Fountain of Youth Archeological Park is home to the first Catholic mission in the United States. The cross of coquina and other weathered documents were found in 1909 that verify that this site was contemporary with Ponce de Leon’s landing in Florida in 1513. Dr. Luella Day MacConnell’s mission, the owner in 1909, was to prove that her property was the location of Ponce de Leon’s Fountain of Youth. The archeological site has been a window into the past with findings such as the earliest known remains of Christian burials of indigenous people, artifacts, and even a prehistoric finds 500 years before the Spanish arrived.
WATM: How did you first become interested in being a war reenactor?
I did reenactment before the Marine Corps. I got into the 16th century reenactment because I worked at the original 16th century settlement site that the Spaniards had here in St. Augustine. It is the longest continuous settlement since 1565, its part of the job and I’m really into it.
WATM: What kind of gear do you usually work with?
Well, it depends. A lot of the clothing is custom by this tailor we know out in Italy, Luciano. The clothing is really important but weapon wise; it’s matchlock arquebus, cannons, long swords – it all depends what we’re portraying for the day. As a job it’s either cannoneer or shooting off the matchlock.
WATM: What kind of historical training do you receive?
Training as a job is basically: show up and work with the other reenactors here at the site. For someone who’s new-new, like they want to get into it, they should do it for fun to see if they like it. For example, my buddies and I go downtown dressed up to drink. That part isn’t so much reenacting but reliving that style of life — we wear funny clothing, order wine, play card games. If someone comes up to us and wants to get involved and wants to hang out, just like anything else, we have loaner gear. If they’re serious enough they start to buy their own gear.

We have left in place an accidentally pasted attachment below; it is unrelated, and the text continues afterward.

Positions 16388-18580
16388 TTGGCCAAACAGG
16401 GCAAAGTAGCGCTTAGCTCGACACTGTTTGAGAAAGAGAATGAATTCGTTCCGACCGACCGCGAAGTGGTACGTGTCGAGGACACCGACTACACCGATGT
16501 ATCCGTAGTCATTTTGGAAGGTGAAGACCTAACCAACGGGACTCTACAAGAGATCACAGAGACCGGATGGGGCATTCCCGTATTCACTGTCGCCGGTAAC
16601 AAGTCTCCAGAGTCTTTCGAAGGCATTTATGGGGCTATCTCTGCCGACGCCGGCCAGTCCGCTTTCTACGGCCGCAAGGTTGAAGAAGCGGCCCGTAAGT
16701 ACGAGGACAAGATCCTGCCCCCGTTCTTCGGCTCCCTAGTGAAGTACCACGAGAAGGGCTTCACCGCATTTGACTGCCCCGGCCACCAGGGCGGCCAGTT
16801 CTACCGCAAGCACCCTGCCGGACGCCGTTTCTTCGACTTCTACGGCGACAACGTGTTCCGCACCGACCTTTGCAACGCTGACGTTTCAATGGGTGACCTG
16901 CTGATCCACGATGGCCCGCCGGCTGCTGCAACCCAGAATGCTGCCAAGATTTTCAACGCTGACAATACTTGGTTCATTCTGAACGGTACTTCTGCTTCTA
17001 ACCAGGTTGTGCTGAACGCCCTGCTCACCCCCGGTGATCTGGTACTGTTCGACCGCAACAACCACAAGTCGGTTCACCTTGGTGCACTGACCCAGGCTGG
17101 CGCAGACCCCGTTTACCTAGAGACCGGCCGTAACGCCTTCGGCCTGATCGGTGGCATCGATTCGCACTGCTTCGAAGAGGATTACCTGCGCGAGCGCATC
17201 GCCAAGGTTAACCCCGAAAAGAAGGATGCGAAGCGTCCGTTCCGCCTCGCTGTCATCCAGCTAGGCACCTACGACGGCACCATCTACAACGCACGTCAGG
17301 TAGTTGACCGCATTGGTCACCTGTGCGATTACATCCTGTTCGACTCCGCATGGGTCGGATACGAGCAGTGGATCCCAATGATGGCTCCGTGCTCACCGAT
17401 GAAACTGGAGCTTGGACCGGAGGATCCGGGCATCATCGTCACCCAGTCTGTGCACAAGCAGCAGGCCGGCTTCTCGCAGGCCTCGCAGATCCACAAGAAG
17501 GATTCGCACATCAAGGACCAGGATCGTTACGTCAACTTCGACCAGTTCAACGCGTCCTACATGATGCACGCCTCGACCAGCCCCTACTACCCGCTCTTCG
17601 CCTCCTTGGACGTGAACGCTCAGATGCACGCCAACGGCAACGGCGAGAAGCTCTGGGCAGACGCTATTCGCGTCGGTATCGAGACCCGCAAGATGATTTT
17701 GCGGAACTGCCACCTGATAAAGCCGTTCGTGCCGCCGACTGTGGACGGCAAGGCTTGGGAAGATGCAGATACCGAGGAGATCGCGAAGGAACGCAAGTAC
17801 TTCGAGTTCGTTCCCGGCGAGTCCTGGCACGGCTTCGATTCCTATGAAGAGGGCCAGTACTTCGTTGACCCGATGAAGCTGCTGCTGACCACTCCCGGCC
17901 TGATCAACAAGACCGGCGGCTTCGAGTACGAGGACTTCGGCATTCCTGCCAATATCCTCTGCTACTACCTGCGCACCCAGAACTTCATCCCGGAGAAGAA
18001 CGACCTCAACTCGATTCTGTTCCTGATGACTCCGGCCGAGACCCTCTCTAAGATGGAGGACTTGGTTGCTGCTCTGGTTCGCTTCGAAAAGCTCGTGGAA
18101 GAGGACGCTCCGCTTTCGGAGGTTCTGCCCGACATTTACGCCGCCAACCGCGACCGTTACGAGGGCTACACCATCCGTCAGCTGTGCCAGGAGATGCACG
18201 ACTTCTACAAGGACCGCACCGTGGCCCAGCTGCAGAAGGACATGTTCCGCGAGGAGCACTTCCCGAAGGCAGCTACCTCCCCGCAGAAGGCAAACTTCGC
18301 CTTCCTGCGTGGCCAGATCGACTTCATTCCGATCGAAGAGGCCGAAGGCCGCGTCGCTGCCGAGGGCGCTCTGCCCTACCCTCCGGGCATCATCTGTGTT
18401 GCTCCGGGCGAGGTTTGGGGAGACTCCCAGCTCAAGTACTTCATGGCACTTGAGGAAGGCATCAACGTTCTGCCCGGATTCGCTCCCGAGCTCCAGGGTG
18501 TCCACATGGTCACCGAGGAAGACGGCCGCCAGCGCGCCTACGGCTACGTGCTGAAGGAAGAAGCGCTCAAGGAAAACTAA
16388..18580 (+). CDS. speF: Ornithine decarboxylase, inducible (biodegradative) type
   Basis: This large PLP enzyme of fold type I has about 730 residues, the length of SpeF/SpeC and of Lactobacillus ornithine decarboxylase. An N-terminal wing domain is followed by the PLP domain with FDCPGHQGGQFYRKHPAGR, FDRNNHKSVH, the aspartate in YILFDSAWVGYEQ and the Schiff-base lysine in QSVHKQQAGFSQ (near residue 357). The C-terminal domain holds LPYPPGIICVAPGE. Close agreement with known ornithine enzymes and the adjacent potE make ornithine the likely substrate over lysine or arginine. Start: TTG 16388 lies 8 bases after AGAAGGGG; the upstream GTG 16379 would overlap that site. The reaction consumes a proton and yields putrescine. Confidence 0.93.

As far as weapons training, it’s like any other weapons. Safety, this is how one of these things works. Carrying the weapon as a display, walking around downtown as a soldier. We do not shoot the weapons at people, we don’t do a lot of that. As reenactors, you give people the run down; how it works, how much powder you’re supposed to use, but in town you’re not going to do that.
WATM: What was your favorite battle to reenact?
A lot of the stuff we do out of here is two [main] 16th century battles. The big one is the recreation of Drake’s raid, [his English expedition] came into the town and burned it to the ground. One of [Francis Drake’s] guys got killed fighting the Spaniards, so, he took revenge. He came back and rebuilt it. It’s really the only true battle we recreate in the United States from this era and St. Augustine specifically.
The more intense ones are over in Europe. You have the Battle of Grolle in the Netherlands, That’s a massive one. You got some that go on in Spain…the anniversary of the Battle of Pavia in Italy is coming up. That one puts all other to shame – full contact, shock and smash, regal.
WATM: Is there anything you want to say to the military audience?
I don’t know, it’s fun! (laughs) I enjoy reenacting, it has put me in contact with a good number of veterans. Especially guys my age that miss the comradery and get the chance to put on funny clothing, drink, pretend gamble and have a good time. People should try it out, I enjoy it.
The park is open from 09:00 am to 06:00 pm daily and has attractions such as the navigator’s planetarium, blacksmithing, Timucuan burials and village, Nombre de Dios mission, cannon firing, classical boat building excavations, the 1565 Menendez settlement, and drinking from the Fountain of Youth itself.
Be it known by this that I, Alonzo Soriano, shareholder and resident of Brillar, contributed and certify to the public that I was present at the beginning of the rising and setting of the Sun. By order of the Royal Crown of Aragon he made his description at the Fountain which is good and sweet to the taste. It was in the year 1513. – FROM THE SORIANO VELLUM AT PONCE DE LEON’S FOUNTAIN OF YOUTH ARCHAEOLOGICAL PARK
Russia has unveiled a new military base as part of its buildup in the Arctic region, and has provided a tour — albeit a virtual one on your computer.
According to a report from FoxNews.com, the base is located on Franz Josef Land — an archipelago north of Novaya Zemlya that the Soviet Union seized from Norway in 1926 — and is known as the “Arctic Trefoil” due to its tricorne shape.